Polish nurses camp to protest starvation wages

25th June 2007, Comments 0 comments

25 June 2007, Warsaw (dpa) - She has worked 29 years day and night, on holiday and weekends caring for patients - yet Elzbieta, a Polish nurse and mother of two, still can't make ends meet. "After all these years and so much hard work I take home 1,400 zloty (500 dollars) a month - this starvation salary for the hard work of nursing is really a joke," says the 50-year-old brunette dressed in a white nurses' cap. Salaries in the public health sector lag far behind the average 2,500 zloty (900 dollars) month

25 June 2007

Warsaw (dpa) - She has worked 29 years day and night, on holiday and weekends caring for patients - yet Elzbieta, a Polish nurse and mother of two, still can't make ends meet.

"After all these years and so much hard work I take home 1,400 zloty (500 dollars) a month - this starvation salary for the hard work of nursing is really a joke," says the 50-year-old brunette dressed in a white nurses' cap.

Salaries in the public health sector lag far behind the average 2,500 zloty (900 dollars) monthly wage in 2004 European Union entrant Poland.

Four days ago Elzbieta left her job and her family in far-away Mielec, southern Poland, to join around a 1,000 nurses from across the country camped out in front of the Prime Minister's Chancellery in the capital Warsaw.

Nurses have pitched hundreds of tents, turning a long green a leafy walkway across the street from central government offices into a camp ground, complete with portable cook-out and sanitary facilities.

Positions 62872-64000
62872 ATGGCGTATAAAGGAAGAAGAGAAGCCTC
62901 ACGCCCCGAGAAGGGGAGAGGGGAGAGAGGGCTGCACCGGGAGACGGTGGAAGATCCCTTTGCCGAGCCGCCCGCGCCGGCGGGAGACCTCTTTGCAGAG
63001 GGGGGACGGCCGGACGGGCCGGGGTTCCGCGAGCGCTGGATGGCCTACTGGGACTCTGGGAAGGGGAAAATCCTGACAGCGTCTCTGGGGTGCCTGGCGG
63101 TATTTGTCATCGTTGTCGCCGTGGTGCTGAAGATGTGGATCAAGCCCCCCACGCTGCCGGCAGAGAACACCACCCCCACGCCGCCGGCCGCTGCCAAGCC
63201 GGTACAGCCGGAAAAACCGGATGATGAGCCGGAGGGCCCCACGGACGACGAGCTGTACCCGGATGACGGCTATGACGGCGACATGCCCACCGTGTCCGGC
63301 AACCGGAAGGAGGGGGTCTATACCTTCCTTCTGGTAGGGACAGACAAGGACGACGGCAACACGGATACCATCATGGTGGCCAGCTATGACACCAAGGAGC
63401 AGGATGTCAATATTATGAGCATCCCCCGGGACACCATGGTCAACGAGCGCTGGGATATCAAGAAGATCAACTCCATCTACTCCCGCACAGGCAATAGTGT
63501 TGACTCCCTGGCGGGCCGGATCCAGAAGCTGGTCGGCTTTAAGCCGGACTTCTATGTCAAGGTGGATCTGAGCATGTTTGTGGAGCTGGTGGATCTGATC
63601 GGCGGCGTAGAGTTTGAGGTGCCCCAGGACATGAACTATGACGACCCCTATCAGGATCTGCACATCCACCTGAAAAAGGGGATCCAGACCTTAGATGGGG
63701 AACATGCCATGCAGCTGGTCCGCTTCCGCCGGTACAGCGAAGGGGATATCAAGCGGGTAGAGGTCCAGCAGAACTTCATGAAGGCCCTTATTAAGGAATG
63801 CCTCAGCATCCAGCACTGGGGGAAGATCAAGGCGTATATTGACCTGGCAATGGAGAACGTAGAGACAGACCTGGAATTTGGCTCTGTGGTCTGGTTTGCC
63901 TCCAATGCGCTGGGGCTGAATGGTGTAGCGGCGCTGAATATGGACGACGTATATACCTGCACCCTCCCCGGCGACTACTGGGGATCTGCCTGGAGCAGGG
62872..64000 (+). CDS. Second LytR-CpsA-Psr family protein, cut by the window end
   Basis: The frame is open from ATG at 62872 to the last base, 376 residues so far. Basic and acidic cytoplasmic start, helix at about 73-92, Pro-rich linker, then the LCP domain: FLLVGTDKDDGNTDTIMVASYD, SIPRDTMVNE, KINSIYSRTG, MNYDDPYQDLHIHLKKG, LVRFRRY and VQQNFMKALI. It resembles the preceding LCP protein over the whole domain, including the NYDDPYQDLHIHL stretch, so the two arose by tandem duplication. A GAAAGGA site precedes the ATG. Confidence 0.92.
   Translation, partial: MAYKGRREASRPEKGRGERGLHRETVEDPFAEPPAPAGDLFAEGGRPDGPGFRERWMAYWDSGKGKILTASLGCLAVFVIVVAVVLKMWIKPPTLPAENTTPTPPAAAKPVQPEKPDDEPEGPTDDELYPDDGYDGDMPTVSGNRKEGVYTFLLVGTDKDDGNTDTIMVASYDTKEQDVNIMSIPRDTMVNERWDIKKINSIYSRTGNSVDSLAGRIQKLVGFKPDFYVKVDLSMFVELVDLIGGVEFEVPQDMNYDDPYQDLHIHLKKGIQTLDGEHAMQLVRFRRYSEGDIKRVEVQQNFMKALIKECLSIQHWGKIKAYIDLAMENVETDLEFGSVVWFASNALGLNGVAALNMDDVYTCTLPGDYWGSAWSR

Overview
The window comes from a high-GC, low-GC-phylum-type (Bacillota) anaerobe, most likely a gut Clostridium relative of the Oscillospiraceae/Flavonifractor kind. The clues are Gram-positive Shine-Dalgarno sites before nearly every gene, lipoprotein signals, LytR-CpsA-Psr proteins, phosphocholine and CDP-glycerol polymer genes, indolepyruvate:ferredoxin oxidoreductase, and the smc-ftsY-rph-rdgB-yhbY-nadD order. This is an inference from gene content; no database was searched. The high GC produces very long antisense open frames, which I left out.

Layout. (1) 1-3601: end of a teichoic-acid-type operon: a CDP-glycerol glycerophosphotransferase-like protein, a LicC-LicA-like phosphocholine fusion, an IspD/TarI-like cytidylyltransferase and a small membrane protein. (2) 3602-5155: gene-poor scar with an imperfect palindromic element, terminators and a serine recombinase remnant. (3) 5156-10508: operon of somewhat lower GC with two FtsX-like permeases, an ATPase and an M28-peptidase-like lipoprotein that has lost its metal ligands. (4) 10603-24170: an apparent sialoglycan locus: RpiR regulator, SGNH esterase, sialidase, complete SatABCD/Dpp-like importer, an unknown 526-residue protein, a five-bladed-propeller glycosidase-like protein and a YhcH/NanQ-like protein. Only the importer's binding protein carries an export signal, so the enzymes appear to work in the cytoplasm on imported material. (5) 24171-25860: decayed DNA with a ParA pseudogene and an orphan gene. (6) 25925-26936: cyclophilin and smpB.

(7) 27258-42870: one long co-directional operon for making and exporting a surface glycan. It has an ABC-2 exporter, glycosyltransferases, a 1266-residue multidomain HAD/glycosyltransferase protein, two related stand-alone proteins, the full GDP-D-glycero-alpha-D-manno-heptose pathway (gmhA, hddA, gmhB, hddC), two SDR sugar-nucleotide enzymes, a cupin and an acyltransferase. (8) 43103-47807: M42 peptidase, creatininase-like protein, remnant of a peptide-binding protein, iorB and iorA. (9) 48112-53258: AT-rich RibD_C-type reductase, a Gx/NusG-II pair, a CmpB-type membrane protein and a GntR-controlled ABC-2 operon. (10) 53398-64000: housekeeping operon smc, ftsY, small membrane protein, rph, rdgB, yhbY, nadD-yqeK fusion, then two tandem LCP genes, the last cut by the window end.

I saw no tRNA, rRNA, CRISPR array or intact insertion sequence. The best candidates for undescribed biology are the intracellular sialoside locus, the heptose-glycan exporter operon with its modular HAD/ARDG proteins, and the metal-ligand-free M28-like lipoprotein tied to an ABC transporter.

Miners, teachers and other public sector workers have voiced support for the protest camp, which has grown rapidly since being pitched a week ago.

Across the street from the impromptu camp, a solid cordon of shiny silver metal barricades has been erected around the Prime Minister's Chancellery. Police officers clad in bullet-proof vests, white helmets and black riot gear stand on guard behind the barricade.

Passersby chuckle at the heavy-handed security measures imposed to counter the peaceful nurses' protest.

Health workers union officials said Monday they intend to keep the protest camp running until mid-August. Four nurses are also occupying the Prime Minister's Chancellery, refusing to leave despite threats of legal action against them for what Polish Prime Minister Jaroslaw Kaczynski describes as an "illegal occupation."

"We'll have to file a criminal complaint with prosecutors," Kaczynski told reporters about possible steps against the nurses.

But rattling water bottles filled with pebbles or coins, hundreds of protesting nurses demanding wage increases think the chronic under-funding of Poland's public health sector is criminal.

Last week Premier Kaczynski said higher wages in the health sector could come only after a significant tax hikes - especially for the most wealthy Poles. He also proposed the decision on tax hikes be taken to a public referendum.

Opposition politician have criticised the idea of a tax referendum as socially divisive and untenable while financial experts agree the Kaczynski government should instead push ahead with an overhaul of Poland's lumbering public administration in order to free up cash for health spending.

After 25 years on her feet in hospitals, nurse Anna is bitter at what she sees as the unsympathetic response of the Kaczynski government. She mulls following in the footsteps of thousands of Polish nurses who found better-paid jobs in Western Europe after Poland's 2004 entry into the European Union.

"We can either leave Poland for higher wages in Great Britain or Ireland or Germany or stay home and demand better salaries - a lot of us have chosen to emigrate, many of us want to - but not all of us can go," she observes.

DPA

Subject: German news

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